Douglas C. Wallace; Director, Center for Mitochondrial and Epigenomic Medicine (CMEM) at The Children's Hospital of Philadelphia Research Institute; Professor, Department of Pathology and Laboratory Medicine at the Hospital of the University of Pennsylvania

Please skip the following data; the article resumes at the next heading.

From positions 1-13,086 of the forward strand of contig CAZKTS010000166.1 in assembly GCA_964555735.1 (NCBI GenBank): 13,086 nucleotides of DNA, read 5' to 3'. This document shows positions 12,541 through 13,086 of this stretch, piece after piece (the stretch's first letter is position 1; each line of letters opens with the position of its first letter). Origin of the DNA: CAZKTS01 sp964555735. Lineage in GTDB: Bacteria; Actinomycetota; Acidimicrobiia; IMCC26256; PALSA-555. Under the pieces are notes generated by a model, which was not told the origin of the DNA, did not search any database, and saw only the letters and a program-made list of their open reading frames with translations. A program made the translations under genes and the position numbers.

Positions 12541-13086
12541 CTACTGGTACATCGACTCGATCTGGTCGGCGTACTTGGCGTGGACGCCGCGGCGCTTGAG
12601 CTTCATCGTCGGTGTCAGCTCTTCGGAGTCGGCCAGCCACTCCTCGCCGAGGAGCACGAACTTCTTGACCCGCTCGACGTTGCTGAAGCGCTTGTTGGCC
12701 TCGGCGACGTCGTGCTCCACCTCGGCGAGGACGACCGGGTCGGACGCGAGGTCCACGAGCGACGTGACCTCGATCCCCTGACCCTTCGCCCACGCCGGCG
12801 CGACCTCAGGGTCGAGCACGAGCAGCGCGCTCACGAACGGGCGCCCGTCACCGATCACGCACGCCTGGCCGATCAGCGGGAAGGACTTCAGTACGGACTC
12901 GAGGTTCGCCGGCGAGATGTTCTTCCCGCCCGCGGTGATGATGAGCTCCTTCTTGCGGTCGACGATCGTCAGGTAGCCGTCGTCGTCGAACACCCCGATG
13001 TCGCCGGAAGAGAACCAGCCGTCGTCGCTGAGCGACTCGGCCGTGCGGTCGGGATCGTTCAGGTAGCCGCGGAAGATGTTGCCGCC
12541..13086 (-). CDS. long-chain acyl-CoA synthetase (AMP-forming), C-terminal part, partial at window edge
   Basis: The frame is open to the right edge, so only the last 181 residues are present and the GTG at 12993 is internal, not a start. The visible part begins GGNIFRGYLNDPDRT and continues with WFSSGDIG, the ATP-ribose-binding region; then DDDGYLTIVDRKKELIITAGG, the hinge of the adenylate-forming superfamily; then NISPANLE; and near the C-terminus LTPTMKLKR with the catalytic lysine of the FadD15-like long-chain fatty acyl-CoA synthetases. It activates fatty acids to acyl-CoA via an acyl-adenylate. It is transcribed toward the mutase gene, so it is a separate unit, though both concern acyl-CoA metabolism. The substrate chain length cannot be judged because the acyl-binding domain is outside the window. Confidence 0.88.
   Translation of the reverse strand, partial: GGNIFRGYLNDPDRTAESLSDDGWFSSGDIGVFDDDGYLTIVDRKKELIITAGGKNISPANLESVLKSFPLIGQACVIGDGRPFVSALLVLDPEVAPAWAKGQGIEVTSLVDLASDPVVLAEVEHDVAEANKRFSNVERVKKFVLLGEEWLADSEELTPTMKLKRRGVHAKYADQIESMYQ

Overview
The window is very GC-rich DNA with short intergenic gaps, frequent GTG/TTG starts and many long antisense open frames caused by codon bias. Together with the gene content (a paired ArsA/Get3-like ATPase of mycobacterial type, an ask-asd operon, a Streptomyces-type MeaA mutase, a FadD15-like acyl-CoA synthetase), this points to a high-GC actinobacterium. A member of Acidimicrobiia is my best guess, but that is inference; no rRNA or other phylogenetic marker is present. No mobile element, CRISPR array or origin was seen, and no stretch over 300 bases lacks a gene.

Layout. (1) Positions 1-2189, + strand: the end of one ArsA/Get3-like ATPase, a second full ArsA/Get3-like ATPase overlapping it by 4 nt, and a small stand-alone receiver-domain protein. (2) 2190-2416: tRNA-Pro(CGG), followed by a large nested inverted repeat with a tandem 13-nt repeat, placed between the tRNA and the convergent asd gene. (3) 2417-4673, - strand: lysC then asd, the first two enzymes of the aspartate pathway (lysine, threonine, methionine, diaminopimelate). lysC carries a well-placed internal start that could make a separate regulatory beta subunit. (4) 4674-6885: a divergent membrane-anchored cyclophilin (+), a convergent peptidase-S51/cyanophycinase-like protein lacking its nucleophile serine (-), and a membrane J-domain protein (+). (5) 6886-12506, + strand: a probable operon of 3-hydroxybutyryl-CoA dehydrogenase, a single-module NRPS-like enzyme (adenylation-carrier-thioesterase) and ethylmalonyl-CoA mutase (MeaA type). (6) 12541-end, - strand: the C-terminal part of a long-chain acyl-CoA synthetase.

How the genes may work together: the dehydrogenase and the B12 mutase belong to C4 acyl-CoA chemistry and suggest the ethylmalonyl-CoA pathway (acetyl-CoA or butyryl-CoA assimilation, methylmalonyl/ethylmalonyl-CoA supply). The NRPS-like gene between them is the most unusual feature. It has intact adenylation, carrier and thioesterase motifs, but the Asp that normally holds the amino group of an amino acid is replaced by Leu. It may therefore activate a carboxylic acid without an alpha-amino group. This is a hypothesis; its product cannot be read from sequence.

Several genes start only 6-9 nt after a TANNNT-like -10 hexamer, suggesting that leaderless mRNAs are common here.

More than 35 years ago, Dr. Wallace and his colleagues founded the field of human mitochondrial genetics. The mitochondria are the cellular power plants, organelles that generate most of the cell’s energy. The mitochondria also contain their own DNA, the mitochondrial DNA (mtDNA), which encodes the wiring diagram for the cell’s power plants. Dr. Wallace showed that the mtDNA is inherited exclusively from the mother and that genetic alterations in the mtDNA can result is a wide range of metabolic and degenerative diseases as well as being important in cancer and aging. One of his seminal contributions has been to use mtDNA variation to reconstruct the origin and ancient migrations of women. These studies revealed that humans arose in Africa approximately 200,000 years ago, that women left Africa about 65,000 years ago to colonize Eurasia, and from Siberia, they crossed the Bering land bridge to populate the Americas. Studies on the paternally-inherited Y chromosome showed that men went along too.